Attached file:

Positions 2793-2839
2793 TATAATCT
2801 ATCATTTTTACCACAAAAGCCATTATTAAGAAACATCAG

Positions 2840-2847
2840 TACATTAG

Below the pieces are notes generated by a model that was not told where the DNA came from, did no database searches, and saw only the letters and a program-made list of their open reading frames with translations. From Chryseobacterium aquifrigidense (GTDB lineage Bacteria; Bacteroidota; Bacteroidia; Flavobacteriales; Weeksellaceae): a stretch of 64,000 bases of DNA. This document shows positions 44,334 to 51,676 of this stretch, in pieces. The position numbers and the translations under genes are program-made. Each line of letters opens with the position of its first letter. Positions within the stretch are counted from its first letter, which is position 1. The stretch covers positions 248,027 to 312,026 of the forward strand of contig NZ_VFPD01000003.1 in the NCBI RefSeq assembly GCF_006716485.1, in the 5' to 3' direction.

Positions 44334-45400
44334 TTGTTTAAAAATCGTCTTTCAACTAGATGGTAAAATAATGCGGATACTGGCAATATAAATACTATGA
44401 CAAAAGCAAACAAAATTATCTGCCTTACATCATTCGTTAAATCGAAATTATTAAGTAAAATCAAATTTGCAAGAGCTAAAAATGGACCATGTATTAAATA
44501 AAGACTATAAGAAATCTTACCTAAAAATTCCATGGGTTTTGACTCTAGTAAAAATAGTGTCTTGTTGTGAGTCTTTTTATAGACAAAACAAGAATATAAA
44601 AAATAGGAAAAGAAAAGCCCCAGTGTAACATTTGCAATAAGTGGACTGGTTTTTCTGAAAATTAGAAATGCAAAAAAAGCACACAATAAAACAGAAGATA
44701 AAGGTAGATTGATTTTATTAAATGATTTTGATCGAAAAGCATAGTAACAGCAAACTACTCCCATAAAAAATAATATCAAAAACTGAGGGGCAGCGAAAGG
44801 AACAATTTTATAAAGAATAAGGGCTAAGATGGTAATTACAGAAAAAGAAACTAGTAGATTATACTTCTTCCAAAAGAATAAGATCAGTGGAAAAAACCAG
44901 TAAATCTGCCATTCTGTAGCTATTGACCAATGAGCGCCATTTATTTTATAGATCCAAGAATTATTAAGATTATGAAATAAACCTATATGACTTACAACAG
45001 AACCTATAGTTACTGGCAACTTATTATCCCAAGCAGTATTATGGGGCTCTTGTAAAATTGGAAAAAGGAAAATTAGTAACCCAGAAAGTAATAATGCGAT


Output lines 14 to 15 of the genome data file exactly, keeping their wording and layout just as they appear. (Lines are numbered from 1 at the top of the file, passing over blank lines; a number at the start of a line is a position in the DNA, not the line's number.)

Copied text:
44901 TAAATCTGCCATTCTGTAGCTATTGACCAATGAGCGCCATTTATTTTATAGATCCAAGAATTATTAAGATTATGAAATAAACCTATATGACTTACAACAG
45001 AACCTATAGTTACTGGCAACTTATTATCCCAAGCAGTATTATGGGGCTCTTGTAAAATTGGAAAAAGGAAAATTAGTAACCCAGAAAGTAATAATGCGAT